|Scientific Name:||Hyloscirtus simmonsi (Duellman, 1989)|
Hyla simmonsi Duellman, 1989
|Taxonomic Source(s):||Frost, D.R. 2016. Amphibian Species of the World: an Online Reference. Version 6.0 (31 March 2016). New York, USA. Available at: http://research.amnh.org/herpetology/amphibia/index.html.|
|Taxonomic Notes:||This species was previously included in the genus Hyla but has recently been moved to the resurrected genus Hyloscirtus (Faivovich et al. 2005). This form might represent a species complex.|
|Red List Category & Criteria:||Vulnerable B1ab(iii) ver 3.1|
|Assessor(s):||IUCN SSC Amphibian Specialist Group|
|Contributor(s):||Castro, F., Lynch, J. & Bolívar, W.|
|Facilitator/Compiler(s):||Hobin, L., NatureServe|
Listed as Vulnerable because its extent of occurrence (EOO) is 7,496 km2, it occurs in four threat-defined locations, and there is continuing decline in the extent and quality of its habitat on the Western Cordillera of the Colombian Andes.
|Previously published Red List assessments:|
|Range Description:||This species is known from Antioquia to Valle del Cauca Departments on the western flank of the Cordillera Occidental, Colombia, between 1,100–2,000 m asl. It occurs in four threat-defined locations, and its EOO is 7,496 km2.|
|Range Map:||Click here to open the map viewer and explore range.|
|Population:||It was previously thought to be a common species, however updated information now suggests that it is uncommon. The last known specimen collected was before 2010, and several recent surveys between 2014–2016 to the southern part of its distribution did not yield any records (W. Bolívar pers. comm. March 2017). Due to ongoing decline in the extent and quality of habitat, the population is suspected to be decreasing.|
|Current Population Trend:||Decreasing|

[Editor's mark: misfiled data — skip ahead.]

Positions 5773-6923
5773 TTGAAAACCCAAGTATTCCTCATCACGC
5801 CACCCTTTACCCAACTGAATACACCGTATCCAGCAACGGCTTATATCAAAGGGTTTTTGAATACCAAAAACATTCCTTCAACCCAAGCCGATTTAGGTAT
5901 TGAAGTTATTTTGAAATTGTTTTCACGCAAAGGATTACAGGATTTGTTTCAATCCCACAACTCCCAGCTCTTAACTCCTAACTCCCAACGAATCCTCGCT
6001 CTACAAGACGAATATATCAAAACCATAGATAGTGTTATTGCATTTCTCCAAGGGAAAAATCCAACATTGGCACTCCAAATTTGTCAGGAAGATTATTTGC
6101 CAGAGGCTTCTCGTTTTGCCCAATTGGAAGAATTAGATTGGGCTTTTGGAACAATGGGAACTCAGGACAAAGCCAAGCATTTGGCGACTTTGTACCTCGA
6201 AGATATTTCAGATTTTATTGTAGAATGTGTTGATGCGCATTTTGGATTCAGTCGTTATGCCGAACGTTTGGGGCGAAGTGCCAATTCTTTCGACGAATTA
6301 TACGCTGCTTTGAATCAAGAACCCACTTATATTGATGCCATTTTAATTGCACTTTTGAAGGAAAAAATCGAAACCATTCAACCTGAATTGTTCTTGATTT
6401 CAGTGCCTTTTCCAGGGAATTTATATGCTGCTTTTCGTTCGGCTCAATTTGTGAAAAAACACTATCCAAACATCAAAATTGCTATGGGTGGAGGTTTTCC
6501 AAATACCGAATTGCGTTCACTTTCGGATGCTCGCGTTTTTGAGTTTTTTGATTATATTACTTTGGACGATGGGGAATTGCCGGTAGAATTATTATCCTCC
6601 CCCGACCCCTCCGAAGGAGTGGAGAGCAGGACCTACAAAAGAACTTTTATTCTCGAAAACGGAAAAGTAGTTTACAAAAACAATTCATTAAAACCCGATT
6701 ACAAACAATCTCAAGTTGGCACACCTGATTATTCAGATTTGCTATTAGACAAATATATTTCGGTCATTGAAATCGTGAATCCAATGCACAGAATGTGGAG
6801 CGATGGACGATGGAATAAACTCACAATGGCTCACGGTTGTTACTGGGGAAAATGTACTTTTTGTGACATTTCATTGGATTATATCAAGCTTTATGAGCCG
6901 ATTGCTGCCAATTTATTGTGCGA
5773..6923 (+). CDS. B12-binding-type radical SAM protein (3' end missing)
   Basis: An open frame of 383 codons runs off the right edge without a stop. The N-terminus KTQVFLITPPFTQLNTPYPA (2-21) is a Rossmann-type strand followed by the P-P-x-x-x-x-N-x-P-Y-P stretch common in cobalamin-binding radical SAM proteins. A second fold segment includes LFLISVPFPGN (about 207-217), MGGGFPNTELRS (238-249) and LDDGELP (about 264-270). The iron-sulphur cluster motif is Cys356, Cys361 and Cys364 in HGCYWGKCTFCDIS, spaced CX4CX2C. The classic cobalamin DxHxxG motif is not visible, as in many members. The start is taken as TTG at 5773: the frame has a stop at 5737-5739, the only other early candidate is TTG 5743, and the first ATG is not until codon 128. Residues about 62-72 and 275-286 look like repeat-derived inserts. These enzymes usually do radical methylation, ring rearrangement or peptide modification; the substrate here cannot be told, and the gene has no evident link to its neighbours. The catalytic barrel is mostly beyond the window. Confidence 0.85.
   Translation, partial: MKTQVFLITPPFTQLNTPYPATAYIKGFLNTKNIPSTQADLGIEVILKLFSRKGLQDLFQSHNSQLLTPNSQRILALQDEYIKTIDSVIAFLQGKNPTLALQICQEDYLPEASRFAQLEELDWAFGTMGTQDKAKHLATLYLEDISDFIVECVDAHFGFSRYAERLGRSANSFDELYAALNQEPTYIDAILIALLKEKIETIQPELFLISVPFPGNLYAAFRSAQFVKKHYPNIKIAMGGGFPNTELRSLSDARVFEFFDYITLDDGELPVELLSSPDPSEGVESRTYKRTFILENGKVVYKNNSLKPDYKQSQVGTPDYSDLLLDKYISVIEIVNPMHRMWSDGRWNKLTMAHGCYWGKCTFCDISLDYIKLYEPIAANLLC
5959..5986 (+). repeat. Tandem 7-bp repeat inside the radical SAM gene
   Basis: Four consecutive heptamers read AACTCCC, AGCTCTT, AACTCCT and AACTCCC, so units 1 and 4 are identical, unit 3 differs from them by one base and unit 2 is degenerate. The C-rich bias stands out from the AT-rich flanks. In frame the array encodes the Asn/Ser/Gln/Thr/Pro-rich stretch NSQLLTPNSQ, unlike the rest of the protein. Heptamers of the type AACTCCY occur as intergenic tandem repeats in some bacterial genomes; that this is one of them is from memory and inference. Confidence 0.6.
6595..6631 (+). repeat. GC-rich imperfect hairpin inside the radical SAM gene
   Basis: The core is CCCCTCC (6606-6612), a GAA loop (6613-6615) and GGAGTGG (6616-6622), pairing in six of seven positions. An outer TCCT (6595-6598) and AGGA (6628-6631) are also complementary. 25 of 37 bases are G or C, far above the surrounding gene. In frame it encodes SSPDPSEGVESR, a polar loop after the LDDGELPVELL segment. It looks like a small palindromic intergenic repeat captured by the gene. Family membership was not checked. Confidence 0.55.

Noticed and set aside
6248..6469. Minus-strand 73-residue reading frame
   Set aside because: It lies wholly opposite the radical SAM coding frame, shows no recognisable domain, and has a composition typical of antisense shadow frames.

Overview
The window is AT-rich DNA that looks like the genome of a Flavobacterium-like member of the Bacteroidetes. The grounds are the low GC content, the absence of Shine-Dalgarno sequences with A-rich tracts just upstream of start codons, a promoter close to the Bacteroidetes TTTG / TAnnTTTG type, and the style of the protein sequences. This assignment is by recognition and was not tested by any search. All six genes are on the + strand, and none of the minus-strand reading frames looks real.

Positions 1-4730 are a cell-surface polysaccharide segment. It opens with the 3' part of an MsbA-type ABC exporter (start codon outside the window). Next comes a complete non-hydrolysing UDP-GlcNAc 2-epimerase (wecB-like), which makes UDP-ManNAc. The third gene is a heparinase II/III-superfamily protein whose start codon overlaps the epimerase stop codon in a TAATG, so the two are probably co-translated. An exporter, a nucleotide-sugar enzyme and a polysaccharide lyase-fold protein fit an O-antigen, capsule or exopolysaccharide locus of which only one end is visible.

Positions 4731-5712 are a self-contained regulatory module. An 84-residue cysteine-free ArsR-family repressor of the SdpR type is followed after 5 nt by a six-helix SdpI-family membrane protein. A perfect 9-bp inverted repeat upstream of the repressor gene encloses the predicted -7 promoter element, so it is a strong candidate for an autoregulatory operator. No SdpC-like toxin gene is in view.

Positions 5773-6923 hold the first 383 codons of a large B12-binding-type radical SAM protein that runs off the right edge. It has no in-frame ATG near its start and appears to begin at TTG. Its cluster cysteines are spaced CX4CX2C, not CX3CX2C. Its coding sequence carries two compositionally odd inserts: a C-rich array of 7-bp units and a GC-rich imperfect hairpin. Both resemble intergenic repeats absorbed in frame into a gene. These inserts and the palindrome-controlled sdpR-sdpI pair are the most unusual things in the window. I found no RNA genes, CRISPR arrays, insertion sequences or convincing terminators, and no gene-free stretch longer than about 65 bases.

|Habitat and Ecology:||This species is found on low vegetation alongside streams in primary and secondary cloud and rainforest forests. It can tolerate some habitat destruction as long as vegetation remains alongside the stream. Eggs are laid on the top of leaves above the stream and, when hatched, the larvae drop into the stream below where they then develop further.|
|Continuing decline in area, extent and/or quality of habitat:||Yes|
|Movement patterns:||Not a Migrant|
|Use and Trade:||There are no records of this species being utilized.|
|Major Threat(s):||The major threat to this species is habitat loss and degradation due to smallholder farming and subsistence logging, illegal mining, water pollution from the spraying of illegal crops, and mining activities (W. Bolívar pers. comm. March 2017).|
The range of the species includes several protected areas, however there is no information about specimens collected in any protected area (W. Bolívar pers. comm. March 2017).
Taxonomic research is needed to determine whether or not this represents a complex of species. Research into population trends, threats, ecology and distribution are also recommended for the species (W. Bolívar pers. comm. March 2017).
|Citation:||IUCN SSC Amphibian Specialist Group. 2017. Hyloscirtus simmonsi. The IUCN Red List of Threatened Species 2017: e.T55656A85903748.Downloaded on 18 June 2018.|
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